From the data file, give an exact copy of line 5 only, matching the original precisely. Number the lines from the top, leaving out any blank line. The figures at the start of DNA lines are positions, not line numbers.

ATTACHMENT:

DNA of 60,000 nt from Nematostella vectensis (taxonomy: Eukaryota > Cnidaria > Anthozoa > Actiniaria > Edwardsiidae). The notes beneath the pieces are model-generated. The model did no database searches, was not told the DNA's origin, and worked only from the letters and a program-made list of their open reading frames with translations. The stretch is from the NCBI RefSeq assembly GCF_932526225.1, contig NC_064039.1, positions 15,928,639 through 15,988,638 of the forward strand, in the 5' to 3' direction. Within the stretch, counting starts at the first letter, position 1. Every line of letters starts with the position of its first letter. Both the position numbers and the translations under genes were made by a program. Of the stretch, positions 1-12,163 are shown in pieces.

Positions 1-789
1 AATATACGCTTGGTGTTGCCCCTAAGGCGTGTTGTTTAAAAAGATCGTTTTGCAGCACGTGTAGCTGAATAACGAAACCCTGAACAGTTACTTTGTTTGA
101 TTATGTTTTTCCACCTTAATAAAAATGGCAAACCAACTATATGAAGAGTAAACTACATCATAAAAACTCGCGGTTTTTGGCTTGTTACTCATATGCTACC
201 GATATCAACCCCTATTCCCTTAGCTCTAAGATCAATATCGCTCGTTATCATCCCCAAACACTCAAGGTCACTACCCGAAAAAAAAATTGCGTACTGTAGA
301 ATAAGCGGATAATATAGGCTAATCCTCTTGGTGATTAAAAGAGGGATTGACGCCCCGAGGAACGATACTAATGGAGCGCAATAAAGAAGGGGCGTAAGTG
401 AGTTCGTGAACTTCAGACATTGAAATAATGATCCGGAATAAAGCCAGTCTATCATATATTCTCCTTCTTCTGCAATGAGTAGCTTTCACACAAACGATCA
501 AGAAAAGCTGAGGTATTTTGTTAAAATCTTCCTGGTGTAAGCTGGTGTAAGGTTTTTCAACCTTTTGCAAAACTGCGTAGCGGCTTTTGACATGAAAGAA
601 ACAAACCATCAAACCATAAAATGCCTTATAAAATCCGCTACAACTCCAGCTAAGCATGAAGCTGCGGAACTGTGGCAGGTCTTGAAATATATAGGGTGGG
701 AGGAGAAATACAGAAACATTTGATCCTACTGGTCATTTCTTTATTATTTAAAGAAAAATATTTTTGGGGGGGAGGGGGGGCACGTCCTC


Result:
201 GATATCAACCCCTATTCCCTTAGCTCTAAGATCAATATCGCTCGTTATCATCCCCAAACACTCAAGGTCACTACCCGAAAAAAAAATTGCGTACTGTAGA